It’s fair to say that having no savings at 60 is not an ideal financial situation. With retirement just years away, there isn’t a lot of time to build up a retirement pot that can provide you with income in your later years.
That said, if you act immediately, there could still be time to build up some savings and save yourself from State Pension misery. With that in mind, here are three simple moves that could help you save your retirement if you’re 60 with no savings.
Cut out expenses and start saving
If I was in this situation, the first thing I would do is start a last-minute savings plan. Here, I’d draw up a list of all my expenses and try to cut out as many as possible so that I could save more. For example, I’d cut out unnecessary expenses like Sky TV and I’d look to see if there were cheaper plans for my mobile phone, insurance, and utilities.
I’d also look to maximise my income by asking for a pay rise, picking up some extra part-time work, or maybe even hiring out a room on Airbnb. The more money coming in, the more I could put away for retirement.
Save into a SIPP
I wouldn’t just save my money in any old savings account though. I’d open a Self-Invested Personal Pension (SIPP) account and save into this, as my savings would be topped up by the government as a reward for putting money away for retirement. This is called tax relief.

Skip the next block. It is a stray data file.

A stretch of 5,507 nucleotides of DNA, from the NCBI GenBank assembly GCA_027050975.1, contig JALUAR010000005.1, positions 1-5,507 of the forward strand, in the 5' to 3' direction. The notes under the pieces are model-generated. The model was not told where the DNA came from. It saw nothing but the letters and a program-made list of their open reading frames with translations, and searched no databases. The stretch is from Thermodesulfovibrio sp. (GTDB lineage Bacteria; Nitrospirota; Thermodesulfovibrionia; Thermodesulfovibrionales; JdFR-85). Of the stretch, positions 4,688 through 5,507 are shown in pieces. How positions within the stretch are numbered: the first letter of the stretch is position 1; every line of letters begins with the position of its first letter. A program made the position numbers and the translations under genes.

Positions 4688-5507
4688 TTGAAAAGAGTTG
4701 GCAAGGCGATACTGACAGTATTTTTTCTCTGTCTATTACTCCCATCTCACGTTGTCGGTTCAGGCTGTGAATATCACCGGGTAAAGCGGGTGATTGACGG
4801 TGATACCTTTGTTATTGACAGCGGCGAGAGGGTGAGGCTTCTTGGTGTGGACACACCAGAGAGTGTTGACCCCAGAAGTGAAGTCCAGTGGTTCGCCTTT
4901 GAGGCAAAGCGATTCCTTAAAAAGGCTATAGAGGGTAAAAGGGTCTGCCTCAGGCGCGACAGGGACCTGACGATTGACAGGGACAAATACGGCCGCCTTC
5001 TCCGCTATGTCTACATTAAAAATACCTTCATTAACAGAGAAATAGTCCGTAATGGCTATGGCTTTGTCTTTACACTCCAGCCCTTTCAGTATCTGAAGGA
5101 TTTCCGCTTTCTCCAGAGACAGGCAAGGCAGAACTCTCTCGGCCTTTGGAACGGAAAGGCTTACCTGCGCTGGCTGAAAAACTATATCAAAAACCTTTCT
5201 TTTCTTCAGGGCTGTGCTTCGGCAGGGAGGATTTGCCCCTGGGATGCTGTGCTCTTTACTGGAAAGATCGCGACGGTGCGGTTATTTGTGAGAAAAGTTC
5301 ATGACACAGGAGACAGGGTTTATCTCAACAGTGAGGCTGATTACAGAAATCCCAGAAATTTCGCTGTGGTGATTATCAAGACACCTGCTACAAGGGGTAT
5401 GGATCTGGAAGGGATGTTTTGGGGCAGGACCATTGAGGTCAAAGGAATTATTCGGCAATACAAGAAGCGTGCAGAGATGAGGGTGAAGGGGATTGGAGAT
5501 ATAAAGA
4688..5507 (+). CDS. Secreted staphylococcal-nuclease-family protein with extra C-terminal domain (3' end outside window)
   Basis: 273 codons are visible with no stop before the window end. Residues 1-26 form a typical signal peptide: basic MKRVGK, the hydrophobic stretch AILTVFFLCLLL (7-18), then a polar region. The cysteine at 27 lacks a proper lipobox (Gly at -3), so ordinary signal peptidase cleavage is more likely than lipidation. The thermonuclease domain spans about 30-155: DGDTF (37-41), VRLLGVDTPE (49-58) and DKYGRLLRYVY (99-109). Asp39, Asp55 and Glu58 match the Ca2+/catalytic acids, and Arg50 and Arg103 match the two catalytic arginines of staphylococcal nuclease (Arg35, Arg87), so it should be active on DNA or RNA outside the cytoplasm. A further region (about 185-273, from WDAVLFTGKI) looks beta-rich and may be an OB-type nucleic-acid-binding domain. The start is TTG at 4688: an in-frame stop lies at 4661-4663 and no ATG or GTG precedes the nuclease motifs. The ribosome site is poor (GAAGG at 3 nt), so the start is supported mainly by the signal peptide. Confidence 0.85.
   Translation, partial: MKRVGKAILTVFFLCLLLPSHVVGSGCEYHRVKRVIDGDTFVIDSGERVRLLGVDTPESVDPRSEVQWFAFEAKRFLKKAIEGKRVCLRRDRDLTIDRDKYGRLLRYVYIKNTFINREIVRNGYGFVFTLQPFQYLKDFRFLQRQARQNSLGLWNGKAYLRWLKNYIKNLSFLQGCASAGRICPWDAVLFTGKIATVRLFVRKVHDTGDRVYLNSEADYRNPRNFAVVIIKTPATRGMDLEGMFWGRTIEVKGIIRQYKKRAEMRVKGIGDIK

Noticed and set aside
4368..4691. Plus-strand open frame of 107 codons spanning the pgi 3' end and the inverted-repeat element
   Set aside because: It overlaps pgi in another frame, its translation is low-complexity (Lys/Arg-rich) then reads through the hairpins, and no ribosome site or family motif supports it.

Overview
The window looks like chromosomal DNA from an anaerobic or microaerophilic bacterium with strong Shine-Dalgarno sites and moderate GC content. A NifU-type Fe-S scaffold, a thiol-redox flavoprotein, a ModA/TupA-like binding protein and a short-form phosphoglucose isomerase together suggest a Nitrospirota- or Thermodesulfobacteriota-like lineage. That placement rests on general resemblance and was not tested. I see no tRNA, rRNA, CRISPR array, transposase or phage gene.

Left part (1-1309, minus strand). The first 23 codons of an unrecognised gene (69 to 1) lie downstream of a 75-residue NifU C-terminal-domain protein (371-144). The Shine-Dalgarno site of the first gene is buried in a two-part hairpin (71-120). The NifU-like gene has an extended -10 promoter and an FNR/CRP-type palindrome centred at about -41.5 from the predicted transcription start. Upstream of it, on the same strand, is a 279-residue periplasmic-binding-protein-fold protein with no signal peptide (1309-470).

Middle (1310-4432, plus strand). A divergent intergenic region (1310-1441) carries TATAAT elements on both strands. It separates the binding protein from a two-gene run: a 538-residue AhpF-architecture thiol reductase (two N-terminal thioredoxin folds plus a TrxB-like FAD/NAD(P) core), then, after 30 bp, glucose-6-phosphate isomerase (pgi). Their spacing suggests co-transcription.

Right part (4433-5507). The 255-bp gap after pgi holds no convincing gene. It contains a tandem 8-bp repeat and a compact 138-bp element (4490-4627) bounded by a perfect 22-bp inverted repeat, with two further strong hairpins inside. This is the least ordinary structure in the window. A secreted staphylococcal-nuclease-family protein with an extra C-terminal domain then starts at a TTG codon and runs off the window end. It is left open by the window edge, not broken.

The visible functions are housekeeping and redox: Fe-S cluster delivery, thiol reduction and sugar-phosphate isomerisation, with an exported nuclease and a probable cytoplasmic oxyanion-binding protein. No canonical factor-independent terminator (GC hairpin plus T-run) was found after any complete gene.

Basic-rate taxpayers are entitled to 20% tax relief meaning that if you contribute £80 into a SIPP, the government will top this up to £100. Contribute £800, and it’s topped up to £1,000! So, by saving into this type of account, my retirement savings would instantly get a boost, improving my financial situation dramatically.
Build a passive income
Finally, within my SIPP, I’d invest my money in assets that pay out regular income in order to build up a passive income stream. Examples of these kinds of assets include:
Investment funds: many funds offer yields of 4%-5% meaning they can provide a much higher level of income than a savings account
Investment trusts: many trusts pay out income on a quarterly basis meaning they are well suited to retirees seeking regular income
Dividend stocks: these pay their shareholders a cash payment on a regular basis (usually twice per year) and many offer fantastic yields. For example, Royal Dutch Shell shares currently sport a yield of around 6% while Aviva offers a yield of over 7%
By investing in these types of assets, I’d receive regular income in retirement that would complement my State Pension income.
Hitting 60 with no savings can be scary. However, if you put a retirement savings plan into place sooner rather than later, you may still be able to salvage your retirement. The key is to act before it’s too late.
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Edward Sheldon owns shares in Royal Dutch Shell and Aviva. The Motley Fool UK has no position in any of the shares mentioned. Views expressed on the companies mentioned in this article are those of the writer and therefore may differ from the official recommendations we make in our subscription services such as Share Advisor, Hidden Winners and Pro. Here at The Motley Fool we believe that considering a diverse range of insights makes us better investors.